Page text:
IT’S been a huge week for Progress Scotland. Last Sunday I launched the polling and research organisation which aims at better understanding how people’s views have been changing in Scotland since the independence referendum and the Scottish majority vote to remain in the European Union.

We intend to help prepare the case for Scotland to progress towards independence, keeping pace with the views of the people who make their lives here. We will research the opinion of people in Scotland and test their appetite to emulate the most successful small countries in the world. We will provide insight and analysis on what is needed to persuade people on the case for Scotland to make progress.

READ MORE: As a Yes voter I take no pleasure in watching this sorry spectacle

As things currently stand more than 70,000 people have viewed the Progress Scotland website, there are more than 14,000 followers on Twitter, thousands more across Facebook, Instagram and LinkedIn. All in less than a week.

Meanwhile, thousands of people have generously subscribed, which will help finance the polling and research over the forthcoming months. This kind of work is not cheap, but it will be priceless if it is able to unlock the best way to understand and communicate with our neighbours and friends who are open minded about Scotland’s future.

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Can I take the opportunity to thank every single one of you who has subscribed and urge anyone reading who has yet to do so, please go to the website and do so now.

Additionally, if you haven’t yet watched the videos of people whose views have been changing since the recent referendums you should have a look. They confirm that there are people of all mainstream political persuasions who are thinking anew about where we are heading.

There is Sir David Edward who is one Scotland’s most respected legal figures, who was the UK judge on the European Court of Justice. Having been a heart and head No voter in 2014, he now says he is ambiguous, but could be persuaded to vote Yes in certain circumstances.

READ MORE: First Minister puts forward independence case in Georgetown University speech

There is Murray Foote who was the editor of the Daily Record when it splashed with The Vow front page. He says that the Westminster Government has treated Scotland’s democratic preferences “with shameful contempt”.

There is Caroline Castle, a businesswoman originally from England, who believes there should be an independence referendum, but thinks the timing is important.

For solicitor advocate Mike Dailly, who was a Labour Party and Better Together campaigner, his change in views was a gradual realisation and he now believes Scotland’s best future will only be achieved by self-determination.

Edinburgh Councillor Ashley Graczyk, who was first elected as a Conservative, says it has been “the treatment of vulnerable people with disabilities and the treatment of Scotland which didn’t vote for Brexit”, that caused her to declare her support for Scottish independence.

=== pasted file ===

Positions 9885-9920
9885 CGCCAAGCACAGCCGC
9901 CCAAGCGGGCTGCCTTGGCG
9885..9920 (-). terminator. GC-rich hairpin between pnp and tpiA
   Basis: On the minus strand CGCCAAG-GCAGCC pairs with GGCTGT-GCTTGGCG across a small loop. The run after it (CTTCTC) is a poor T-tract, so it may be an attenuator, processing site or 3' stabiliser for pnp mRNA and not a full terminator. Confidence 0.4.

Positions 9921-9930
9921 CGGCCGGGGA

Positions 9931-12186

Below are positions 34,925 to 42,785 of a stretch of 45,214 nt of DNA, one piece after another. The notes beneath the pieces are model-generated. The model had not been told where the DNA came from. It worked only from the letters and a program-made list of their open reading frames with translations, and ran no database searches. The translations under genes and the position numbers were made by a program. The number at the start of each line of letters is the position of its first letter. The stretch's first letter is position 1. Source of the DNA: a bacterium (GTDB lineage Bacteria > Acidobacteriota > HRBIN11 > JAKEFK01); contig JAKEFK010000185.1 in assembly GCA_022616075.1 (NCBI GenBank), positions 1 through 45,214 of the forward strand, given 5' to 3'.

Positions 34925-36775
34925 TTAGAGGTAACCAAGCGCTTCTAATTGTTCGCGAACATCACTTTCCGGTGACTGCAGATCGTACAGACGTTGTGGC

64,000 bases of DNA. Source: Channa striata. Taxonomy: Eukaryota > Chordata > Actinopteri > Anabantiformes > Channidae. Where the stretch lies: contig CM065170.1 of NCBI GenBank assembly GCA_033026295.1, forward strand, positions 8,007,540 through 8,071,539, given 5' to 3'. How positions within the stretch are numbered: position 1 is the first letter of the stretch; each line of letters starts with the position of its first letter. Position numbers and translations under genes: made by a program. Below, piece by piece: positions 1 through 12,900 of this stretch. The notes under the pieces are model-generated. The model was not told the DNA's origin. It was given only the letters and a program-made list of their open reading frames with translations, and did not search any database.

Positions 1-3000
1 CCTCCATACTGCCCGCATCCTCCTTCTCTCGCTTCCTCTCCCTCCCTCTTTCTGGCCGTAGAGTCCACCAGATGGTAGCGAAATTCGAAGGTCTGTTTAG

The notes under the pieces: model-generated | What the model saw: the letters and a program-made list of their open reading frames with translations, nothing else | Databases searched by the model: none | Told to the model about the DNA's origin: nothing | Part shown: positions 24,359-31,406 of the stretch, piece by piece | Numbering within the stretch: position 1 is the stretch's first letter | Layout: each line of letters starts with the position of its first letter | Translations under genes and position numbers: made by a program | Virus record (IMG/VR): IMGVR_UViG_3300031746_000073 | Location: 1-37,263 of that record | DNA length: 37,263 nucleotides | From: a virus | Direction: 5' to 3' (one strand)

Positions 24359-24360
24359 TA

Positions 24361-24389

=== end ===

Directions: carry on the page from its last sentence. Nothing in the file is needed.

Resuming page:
The National:

Politics student and young Liberal Democrat member Chris Wilson from Lanarkshire said “I choose for Scotland to set its own path as a progressive, socially democratic society within the European Union, not as part of an increasingly right wing intolerant United Kingdom.”

Youth activist Erin Mwembo from East Lothian has just left school. She says: “At the time of the independence referendum I was too young to vote, but having looked at the issues I would probably have voted No. Since then however, my views have changed and like most young people in Scotland I now support independence”.

We all know people whose views have been changing. Some have gone from being No voters to now embracing Yes, some have lost their previous certainties and are open-minded, and it’s also true that some previous Yes voters have gone in the opposite direction.

READ MORE: First Minister puts forward independence case in Georgetown University speech

With so much going on it’s imperative that we understand what is making people change their minds and communicate effectively with those who are open-minded. It is a timely reminder that just speaking more loudly or more aggressively is counter productive, damaging to your case and downright rude.

Reading the angry and aggressive hardline Unionists on social media following the launch of Progress Scotland or hearing them in the BBC Question Time audience from Motherwell is a huge turn off for normal people. Just as Progress Scotland launches to understand and communicate with the reasonable, open-minded, moderate mainstream of society in Scotland, the most vocal opponents of Scottish independence sound increasingly shrill, intolerant and opposed to people having their democratic say in Scotland.

Scotland will become independent not only because it is a normal thing for a normal country to do and it offers the best future. It will also be because of the way in which we make our case. We must speak convincingly to the unconvinced as well as to those who have been long-term supporters. We must be welcoming, considerate and respectful. Everyone has had their own reasons for their previous preferences, but the world is turning around us all at the moment. I am certain that Scotland will progress in the right direction and hopefully Progress Scotland will play a big part in that. Please support us today.